Ross Parker headed the U.S. Attorney’s Office criminal division in Detroit for eight years and was an assistant U.S. attorney there for 28 years.
By Ross Parker
In the plethora of political finger pointing and civil and criminal investigations, as well as the avalanche of media reports on the lead contamination crisis in Flint, one aspect of the debacle has been barely mentioned—the effect of lead poisoning of children on crime rates in future years.
The only media report of this potential is by the online journal ThinkProgress.
Several scientific studies during the past two decades link childhood lead exposure to later propensity toward crime as a juveniles and young adults.
Lead in air and water has been shown to be especially harmful to children, causing or contributing to ADHD, decreased IQs, and emotional problems. These problems are especially present among low-income groups.
One such study on this issue has been done by an Amherst College Professor, Jessica Wolpaw Reyes, who compared Massachusetts kids’ 1990 lead exposure with their 2000 test scores and behavior problem records. She found that even moderately elevated blood lead levels could be responsible for increased adult aggressiveness and violent criminal behavior. Reyes hypothesizes that it could also cause a tendency toward impulsive behavior, ADHD, substance abuse and a host of other social ills. Other studies around the world have confirmed these finings.
Other studies have pointed out the striking parallel between the increased lead in the air caused by leaded gasoline between the 1950s and 1991 when it was banned, and the dramatic increase in crime statistics during that same period. Obviously other factors were likely contributors, but the elimination of lead from fuel and paint seems to have been a significant potential factor in the greatly reduced crime statistics of the last two decades.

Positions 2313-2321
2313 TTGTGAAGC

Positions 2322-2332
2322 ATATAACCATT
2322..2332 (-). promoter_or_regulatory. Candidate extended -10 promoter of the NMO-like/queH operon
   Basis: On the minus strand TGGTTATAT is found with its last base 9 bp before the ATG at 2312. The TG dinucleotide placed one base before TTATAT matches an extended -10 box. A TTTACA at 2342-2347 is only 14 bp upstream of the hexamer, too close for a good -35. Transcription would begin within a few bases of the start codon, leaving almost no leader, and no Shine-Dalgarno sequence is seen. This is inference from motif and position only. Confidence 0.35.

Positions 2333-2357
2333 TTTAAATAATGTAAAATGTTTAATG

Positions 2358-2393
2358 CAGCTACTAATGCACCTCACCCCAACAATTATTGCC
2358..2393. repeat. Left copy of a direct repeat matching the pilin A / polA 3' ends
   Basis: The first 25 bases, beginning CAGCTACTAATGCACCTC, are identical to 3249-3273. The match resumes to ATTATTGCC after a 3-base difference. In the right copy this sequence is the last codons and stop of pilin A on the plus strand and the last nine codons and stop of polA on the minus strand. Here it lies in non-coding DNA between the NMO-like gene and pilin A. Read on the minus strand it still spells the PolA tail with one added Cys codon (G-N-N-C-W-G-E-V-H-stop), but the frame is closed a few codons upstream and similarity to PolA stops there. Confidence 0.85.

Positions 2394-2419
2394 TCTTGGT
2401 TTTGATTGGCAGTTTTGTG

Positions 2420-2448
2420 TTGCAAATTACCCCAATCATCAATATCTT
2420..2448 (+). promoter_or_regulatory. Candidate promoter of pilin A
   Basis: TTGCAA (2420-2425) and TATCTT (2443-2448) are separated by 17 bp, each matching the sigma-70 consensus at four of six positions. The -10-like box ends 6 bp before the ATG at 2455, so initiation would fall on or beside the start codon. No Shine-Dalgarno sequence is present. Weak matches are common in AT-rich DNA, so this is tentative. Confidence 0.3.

The question is to what extent will the lead exposure to Flint children affect their future health and development? Moreover, will any such effect result in the emotional and mental problems which will increase their propensity to commit crimes?
The Flint water contamination was a debacle by governments and a tragedy for its people. One potential result, one which should be added to the decision making by policymakers who thus far have been unwilling to spend the money to replace and repair Flint’s lead corroded infrastructure, is the cost to future crime victims.
Flint is not the only city to face these questions. An investigation is already underway in Sebring, Ohio for the same problem. Likely we will learn of other cities in the near future that will face a similar issue. The only silver lining to this tragedy may well be to influence other cities in the United States and around the world to examine their own water systems and the lead in the blood levels of their children and to take corrective action if needed.
As Nontombi Naomi Tutu, daughter of Desmond Tutu, said in a recent speech at the University of Michigan-Flint, “We actually needed the people of Flint to remind the people in this country what happens when political expediency, when financial concerns, overshadow justice and humanity.”
Perhaps a small consolation to the sacrifices by the people of Flint.